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  • Lines of Charm: Brilliant And Irreverent Quotes, Notes, And Anecdotes from Golf's Golden Age Architects
    Lines of Charm: Brilliant And Irreverent Quotes, Notes, And Anecdotes from Golf's Golden Age Architects
  • The Future of Golf: How Golf Lost Its Way and How to Get It Back
    The Future of Golf: How Golf Lost Its Way and How to Get It Back
    by Geoff Shackelford
  • Grounds for Golf: The History and Fundamentals of Golf Course Design
    Grounds for Golf: The History and Fundamentals of Golf Course Design
    by Geoff Shackelford
  • The Art of Golf Design
    The Art of Golf Design
    by Michael Miller, Geoff Shackelford
  • Alister MacKenzie's Cypress Point Club
    Alister MacKenzie's Cypress Point Club
    by Geoff Shackelford
  • The Golden Age of Golf Design
    The Golden Age of Golf Design
    by Geoff Shackelford
  • The Good Doctor Returns: A Novel
    The Good Doctor Returns: A Novel
    by Geoff Shackelford
  • Masters of the Links: Essays on the Art of Golf and Course Design
    Masters of the Links: Essays on the Art of Golf and Course Design
  • The Captain: George C. Thomas Jr. and His Golf Architecture
    The Captain: George C. Thomas Jr. and His Golf Architecture
    by Geoff Shackelford
Current Reading
  • The Golf Book: Twenty Years of the Players, Shots, and Moments That Changed the Game
    The Golf Book: Twenty Years of the Players, Shots, and Moments That Changed the Game
    by Chris Millard
  • The Forbidden Game: Golf and the Chinese Dream
    The Forbidden Game: Golf and the Chinese Dream
    by Dan Washburn
  • The Early Days of Pinehurst
    The Early Days of Pinehurst
    by Chris Buie
  • Arnie, Seve, and a Fleck of Golf History: Heroes, Underdogs, Courses, and Championships
    Arnie, Seve, and a Fleck of Golf History: Heroes, Underdogs, Courses, and Championships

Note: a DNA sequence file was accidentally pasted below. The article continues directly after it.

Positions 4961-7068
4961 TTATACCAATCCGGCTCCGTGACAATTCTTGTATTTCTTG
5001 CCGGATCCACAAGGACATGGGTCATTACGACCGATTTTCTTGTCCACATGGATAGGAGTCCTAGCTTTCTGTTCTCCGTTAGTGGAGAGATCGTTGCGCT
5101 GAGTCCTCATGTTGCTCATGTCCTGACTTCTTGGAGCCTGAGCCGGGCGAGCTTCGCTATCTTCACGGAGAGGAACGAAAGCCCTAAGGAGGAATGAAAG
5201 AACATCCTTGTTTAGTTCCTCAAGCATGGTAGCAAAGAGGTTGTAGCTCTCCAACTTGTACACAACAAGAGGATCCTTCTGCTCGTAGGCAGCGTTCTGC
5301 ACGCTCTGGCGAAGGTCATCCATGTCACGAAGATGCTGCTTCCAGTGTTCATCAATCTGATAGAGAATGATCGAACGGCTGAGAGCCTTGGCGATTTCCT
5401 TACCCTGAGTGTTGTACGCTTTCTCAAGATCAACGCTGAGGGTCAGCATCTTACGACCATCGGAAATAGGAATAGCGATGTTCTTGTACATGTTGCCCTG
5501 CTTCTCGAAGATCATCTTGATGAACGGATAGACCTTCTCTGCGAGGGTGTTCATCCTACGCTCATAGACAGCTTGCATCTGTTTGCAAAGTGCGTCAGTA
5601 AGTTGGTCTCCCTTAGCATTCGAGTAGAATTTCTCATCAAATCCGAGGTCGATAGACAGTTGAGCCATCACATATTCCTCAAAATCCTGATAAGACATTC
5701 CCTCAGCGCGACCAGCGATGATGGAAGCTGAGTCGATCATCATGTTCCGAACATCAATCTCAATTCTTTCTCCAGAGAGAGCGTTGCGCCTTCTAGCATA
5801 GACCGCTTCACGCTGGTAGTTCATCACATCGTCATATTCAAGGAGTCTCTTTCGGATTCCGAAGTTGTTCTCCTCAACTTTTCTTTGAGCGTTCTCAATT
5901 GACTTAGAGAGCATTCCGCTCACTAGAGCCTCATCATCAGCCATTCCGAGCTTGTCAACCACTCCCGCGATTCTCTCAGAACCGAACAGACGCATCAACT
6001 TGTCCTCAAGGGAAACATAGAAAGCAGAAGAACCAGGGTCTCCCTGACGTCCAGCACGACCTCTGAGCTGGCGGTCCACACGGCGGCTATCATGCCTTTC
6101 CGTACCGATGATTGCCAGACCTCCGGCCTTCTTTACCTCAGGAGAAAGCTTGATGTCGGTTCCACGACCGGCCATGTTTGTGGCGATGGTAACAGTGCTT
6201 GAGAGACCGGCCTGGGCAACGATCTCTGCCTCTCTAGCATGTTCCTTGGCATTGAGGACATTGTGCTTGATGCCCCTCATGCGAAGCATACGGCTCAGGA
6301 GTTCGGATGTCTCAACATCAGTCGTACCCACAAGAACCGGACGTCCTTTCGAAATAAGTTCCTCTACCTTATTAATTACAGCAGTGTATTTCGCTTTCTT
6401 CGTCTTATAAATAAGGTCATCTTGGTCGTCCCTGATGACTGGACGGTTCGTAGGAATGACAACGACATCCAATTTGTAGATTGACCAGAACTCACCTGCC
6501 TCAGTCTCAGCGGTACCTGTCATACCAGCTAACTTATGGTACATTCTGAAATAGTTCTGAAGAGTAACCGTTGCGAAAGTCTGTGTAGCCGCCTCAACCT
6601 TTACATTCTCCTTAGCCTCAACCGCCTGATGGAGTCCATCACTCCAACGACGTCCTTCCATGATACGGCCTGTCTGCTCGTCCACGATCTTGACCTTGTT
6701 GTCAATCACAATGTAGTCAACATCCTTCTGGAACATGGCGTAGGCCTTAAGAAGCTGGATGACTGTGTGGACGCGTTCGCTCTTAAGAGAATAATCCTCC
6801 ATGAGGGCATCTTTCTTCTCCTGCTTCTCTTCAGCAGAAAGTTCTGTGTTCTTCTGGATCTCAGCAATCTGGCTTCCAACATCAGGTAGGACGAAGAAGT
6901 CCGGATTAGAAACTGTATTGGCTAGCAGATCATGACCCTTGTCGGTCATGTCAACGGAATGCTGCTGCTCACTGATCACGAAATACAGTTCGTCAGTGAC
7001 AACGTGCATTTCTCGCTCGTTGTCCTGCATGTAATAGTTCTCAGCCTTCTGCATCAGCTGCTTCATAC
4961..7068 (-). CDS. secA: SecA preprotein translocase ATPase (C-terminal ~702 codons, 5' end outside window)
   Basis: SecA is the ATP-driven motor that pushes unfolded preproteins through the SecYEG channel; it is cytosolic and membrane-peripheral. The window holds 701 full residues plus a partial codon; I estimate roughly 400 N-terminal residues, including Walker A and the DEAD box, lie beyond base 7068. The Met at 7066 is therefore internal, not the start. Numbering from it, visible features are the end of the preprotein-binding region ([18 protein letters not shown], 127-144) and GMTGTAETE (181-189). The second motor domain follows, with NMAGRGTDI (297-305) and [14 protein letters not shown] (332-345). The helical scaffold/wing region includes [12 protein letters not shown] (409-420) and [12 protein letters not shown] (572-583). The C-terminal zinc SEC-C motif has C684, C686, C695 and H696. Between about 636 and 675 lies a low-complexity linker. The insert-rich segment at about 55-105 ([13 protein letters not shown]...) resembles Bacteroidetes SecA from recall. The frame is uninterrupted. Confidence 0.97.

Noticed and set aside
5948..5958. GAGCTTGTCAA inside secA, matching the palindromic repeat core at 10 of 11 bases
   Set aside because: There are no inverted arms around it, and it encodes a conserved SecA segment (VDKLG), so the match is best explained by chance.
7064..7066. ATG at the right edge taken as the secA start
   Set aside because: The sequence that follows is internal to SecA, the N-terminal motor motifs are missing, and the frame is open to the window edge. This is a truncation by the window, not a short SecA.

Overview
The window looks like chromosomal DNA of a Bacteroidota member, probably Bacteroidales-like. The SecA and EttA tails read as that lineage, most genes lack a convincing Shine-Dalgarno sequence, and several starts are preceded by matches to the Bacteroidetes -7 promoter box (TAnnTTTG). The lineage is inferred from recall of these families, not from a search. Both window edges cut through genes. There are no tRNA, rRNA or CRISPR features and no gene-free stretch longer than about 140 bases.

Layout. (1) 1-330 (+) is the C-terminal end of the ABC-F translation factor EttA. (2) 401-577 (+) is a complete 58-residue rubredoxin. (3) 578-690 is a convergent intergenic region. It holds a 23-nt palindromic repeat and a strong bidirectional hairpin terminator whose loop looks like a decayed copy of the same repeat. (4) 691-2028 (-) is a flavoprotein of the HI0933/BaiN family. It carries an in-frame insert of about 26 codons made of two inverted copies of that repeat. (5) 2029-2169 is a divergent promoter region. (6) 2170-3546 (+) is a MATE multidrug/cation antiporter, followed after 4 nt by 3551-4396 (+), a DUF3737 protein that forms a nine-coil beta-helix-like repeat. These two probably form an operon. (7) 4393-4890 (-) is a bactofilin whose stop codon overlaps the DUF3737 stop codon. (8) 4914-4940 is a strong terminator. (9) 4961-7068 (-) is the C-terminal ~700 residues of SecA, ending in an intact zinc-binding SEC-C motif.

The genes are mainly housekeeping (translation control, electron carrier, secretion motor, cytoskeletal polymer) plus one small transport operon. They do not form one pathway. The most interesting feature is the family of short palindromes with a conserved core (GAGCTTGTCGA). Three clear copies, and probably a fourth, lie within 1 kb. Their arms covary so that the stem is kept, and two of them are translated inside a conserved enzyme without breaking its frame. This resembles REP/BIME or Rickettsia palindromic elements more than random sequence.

by Bill Fields
  • The Magnificent Masters: Jack Nicklaus, Johnny Miller, Tom Weiskopf, and the 1975 Cliffhanger at Augusta
    The Magnificent Masters: Jack Nicklaus, Johnny Miller, Tom Weiskopf, and the 1975 Cliffhanger at Augusta
    by Gil Capps
  • His Ownself: A Semi-Memoir
    His Ownself: A Semi-Memoir
    by Dan Jenkins
  • Golf Architecture in America: Its Strategy and Construction
    Golf Architecture in America: Its Strategy and Construction
    by Geo. C. Thomas
  • The Course Beautiful : A Collection of Original Articles and Photographs on Golf Course Design
    The Course Beautiful : A Collection of Original Articles and Photographs on Golf Course Design
    Treewolf Prod
  • Reminiscences Of The Links
    Reminiscences Of The Links
    by Albert Warren Tillinghast, Richard C. Wolffe, Robert S. Trebus, Stuart F. Wolffe
  • Gleanings from the Wayside
    Gleanings from the Wayside
    by Albert Warren Tillinghast
  • Planet Golf USA: The Definitive Reference to Great Golf Courses in America
    Planet Golf USA: The Definitive Reference to Great Golf Courses in America
    by Darius Oliver
  • Planet Golf: The Definitive Reference to Great Golf Courses Outside the United States of America
    Planet Golf: The Definitive Reference to Great Golf Courses Outside the United States of America
    by Darius Oliver
Writing And Videos

Hazards should not be built solely with the idea of penalizing bad play, but with the object of encouraging thoughtful golf and of rewarding the player who possesses the ability to play a variety of strokes with each club. WILLIAM LANGFORD




Bishop The Blogger Is Back: "First Day of the Rest of My Life"

John Strege summarizes former PGA of America president Ted Bishop's first blog post since losing his job over a Tweet and Facebook posting.

And in the ultimate kumbaya moment, Bishop says he's received strong support from former USGA President and anchored-putter rival Glen Nager, who walked away from all future USGA activities after attempting to change how that organization approaches its affairs.

Bishop credits a former adversary, former USGA president Glen Nager, who “helped me turn the corner and start the rest of my life,” he wrote. Nager advised him to “look forward,” “to “appreciate my wonderful family,” and “to enjoy going to work every day at my golf course.”